I'd like to say a little more about the Halo 3 review.
To some degree, this review criticizes the hype and the culture surrounding the game moreso than the game itself. That's for a couple of reasons. One is because I like to take a different angle than you get from the bigger publications, if I can. The other is that the hype is as much a part of Halo as the plasma pistol at this point. Between the soda cans, the fast food promotions, the MIT hacks, and the endless media coverage, well before last week it was obvious that Halo 3 was going to break all kinds of sales records. Which, in and of itself, is not a bad thing.
What bothered me was the sense of inevitablity I was detecting on various game blogs around the web. So much muted criticism accompanied by a shrugging admission that people were going to buy Halo 3, and buy it the first day it was out, as if they had no choice in the matter. In reading some reviews of the game, it seemed like a lot of critics were copping out -- admitting that they didn't love it, but assuming the public would and scoring it accordingly. The glut of pre-release scores of 9.0 and above only added more fuel to the fire. If you were a gamer, it was pre-ordained: you were buying Halo 3.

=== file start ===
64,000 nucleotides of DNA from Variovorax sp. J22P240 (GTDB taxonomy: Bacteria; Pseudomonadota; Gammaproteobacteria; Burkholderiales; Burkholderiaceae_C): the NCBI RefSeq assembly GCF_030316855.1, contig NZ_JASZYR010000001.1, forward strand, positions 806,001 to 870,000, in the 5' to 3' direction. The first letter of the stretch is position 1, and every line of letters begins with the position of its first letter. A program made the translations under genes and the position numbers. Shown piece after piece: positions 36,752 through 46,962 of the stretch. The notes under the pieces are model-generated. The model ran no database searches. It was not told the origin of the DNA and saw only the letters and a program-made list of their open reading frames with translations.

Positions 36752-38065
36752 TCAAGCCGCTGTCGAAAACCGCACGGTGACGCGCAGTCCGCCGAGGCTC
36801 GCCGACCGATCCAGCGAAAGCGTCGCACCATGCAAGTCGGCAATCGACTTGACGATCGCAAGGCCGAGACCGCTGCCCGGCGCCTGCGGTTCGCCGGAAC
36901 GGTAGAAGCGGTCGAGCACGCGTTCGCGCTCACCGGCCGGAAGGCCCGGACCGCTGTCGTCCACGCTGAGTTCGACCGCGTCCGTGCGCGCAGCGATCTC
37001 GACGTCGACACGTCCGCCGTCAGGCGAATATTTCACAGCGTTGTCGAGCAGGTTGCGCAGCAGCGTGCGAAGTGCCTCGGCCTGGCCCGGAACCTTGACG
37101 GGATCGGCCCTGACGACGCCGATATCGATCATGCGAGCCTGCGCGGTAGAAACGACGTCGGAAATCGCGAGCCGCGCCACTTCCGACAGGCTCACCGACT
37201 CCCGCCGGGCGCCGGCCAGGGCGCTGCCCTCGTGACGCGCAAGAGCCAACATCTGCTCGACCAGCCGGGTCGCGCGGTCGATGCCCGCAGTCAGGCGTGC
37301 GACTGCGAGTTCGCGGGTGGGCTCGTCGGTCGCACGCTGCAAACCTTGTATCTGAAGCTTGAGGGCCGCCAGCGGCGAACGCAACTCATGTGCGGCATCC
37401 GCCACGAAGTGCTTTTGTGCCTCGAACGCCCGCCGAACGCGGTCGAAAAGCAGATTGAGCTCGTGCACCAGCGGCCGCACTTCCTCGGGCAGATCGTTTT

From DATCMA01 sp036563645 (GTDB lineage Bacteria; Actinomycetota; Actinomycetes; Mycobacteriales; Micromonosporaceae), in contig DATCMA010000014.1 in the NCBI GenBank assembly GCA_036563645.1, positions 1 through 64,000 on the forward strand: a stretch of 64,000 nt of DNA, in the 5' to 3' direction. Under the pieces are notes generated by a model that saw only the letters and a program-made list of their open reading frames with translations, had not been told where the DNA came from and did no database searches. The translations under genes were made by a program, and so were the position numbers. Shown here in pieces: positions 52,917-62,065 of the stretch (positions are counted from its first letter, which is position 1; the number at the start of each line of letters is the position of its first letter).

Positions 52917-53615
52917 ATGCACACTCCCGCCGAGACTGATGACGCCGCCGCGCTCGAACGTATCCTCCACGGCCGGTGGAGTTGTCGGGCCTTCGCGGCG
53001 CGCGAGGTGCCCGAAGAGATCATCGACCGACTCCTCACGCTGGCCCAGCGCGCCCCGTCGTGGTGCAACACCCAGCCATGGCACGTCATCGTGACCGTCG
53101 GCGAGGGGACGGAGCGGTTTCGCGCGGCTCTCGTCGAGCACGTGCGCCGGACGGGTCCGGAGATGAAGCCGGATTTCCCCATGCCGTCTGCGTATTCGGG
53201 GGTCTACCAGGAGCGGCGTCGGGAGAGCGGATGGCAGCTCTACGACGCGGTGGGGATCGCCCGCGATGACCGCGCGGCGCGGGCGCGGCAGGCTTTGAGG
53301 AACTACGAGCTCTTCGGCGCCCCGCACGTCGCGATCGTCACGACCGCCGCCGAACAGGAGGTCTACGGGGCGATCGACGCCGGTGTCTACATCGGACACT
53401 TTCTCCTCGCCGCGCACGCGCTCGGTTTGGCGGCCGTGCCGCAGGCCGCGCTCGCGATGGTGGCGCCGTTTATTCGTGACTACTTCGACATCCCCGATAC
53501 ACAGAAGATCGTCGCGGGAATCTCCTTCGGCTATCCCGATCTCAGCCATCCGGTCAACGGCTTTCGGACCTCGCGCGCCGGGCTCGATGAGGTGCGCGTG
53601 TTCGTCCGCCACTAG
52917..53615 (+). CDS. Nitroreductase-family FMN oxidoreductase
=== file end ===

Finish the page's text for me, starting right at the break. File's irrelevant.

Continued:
Now, the critics may be right on one point. The public does seem to love it. But how could the press have known? They played the game before it was publicly available! Tycho of Penny Arcade said he was not willing to reject something just because idiots like it, but when consorting with idiots makes up a primary component of the experience, I'll reject the shit out of it.